Many web hosting companies would prefer not to service companies that spam. You’ll find that most hosting services include explicit language in their terms of service about sending unsolicited email. In some cases hosting firms will refuse you service or shut down your account if they receive complaints that you have promoted your company in a list that was collected without permission by another vendor. That’s right: You need to be careful where you promote, or risk getting your site shut down.

Law Suits

Anything I write here about the law is likely to be outdated by the time I press “save.” I will say that for many people and large companies who are fed up with Spam, the filing of lawsuits is becoming increasingly more frequent. You can get sued for not playing by the rules, and you might just find yourself before a judge who’s probably sick of spam, too.

Hate Mail

Spammers receive a lot of nasty messages. I don’t know about you, but I’d prefer not to make thousands of people irritated with me.

Lost Customers

Perhaps one of the greatest costs to a business is the lost customers that come from being associated with unsolicited commercial email. To many customers, saying you promote your company through spam would be like a makeup company saying they do chemical experiments on puppies. It’s socially irresponsible. I’ve yet to see a successful organization, run by upstanding individuals, that promotes via unsolicited email.

Fines

If a prospect receives a message and asks to be removed from the email distribution list, and the sender continues to email them, the sender can be fined by the recipient up to $1,500 for each offense.

Black Listed and Blocked By Major Internet Companies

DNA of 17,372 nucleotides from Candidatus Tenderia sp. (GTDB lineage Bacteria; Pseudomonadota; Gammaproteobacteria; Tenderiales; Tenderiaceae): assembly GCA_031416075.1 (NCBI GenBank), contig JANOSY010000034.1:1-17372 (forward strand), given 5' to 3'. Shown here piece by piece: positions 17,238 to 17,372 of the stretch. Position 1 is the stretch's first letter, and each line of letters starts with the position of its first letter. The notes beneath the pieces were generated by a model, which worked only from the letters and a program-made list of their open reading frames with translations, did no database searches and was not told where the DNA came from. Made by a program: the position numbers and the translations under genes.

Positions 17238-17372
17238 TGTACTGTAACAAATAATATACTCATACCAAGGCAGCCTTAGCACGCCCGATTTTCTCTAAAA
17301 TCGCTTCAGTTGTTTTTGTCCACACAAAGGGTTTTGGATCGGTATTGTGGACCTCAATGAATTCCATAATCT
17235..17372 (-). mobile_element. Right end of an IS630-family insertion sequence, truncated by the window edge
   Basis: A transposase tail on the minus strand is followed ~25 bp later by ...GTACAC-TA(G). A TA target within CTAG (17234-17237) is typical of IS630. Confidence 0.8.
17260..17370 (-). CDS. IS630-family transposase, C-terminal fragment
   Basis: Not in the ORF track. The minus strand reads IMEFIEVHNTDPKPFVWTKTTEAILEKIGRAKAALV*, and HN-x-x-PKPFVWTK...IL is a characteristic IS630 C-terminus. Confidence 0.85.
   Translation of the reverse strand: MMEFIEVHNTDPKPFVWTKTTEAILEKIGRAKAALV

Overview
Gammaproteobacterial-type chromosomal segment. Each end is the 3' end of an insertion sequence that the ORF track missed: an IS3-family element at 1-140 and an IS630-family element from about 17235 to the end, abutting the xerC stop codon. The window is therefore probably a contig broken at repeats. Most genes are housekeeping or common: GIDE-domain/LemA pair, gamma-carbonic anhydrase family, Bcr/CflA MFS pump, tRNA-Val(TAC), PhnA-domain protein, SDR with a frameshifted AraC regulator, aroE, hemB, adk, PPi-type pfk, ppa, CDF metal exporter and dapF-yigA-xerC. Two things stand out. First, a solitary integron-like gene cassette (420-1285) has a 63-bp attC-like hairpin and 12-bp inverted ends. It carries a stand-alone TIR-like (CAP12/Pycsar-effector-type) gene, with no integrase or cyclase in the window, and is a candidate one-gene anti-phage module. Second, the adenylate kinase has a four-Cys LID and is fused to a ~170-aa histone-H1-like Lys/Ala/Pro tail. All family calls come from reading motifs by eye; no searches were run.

Repeat spam offenders can make an unofficial “Black List.” These lists are compiled by spam blocking software companies, Internet service providers (ISPs) and responsible email advocacy groups. Once a spammer’s domain gets listed as a spam source, all the major ISPs activate a block on mail coming from that domain. The original email list might only get through to half or less of the original delivery.

AOL, Yahoo!, MSN and a host of other popular online services have waged war on spammers. If you get identified as a spammer, you can forget sending messages to people on those systems. Your email will be blocked.

Spamming Doesn’t Pay

Most businesses that rely on spamming prospects as a marketing practice suffer from weak business plans and poor reputations. Dedicate yourself to helping your business be successful and respecting the rights of prospects and customers. Don’t spam!

Why Email Marketing

The business landscape is littered with failed companies that had strong products and services but never figured out how to market them. Poor marketing or lack of marketing is quoted by many as the single biggest reason why businesses fail.

Your first objective as a business is to determine ways that you can market your products and services in a cost effective manner. This will likely require some trial and error, but it is key. A company with a good product that can market itself is worth much more than a company with an excellent product that can’t (or doesn’t) market itself at all.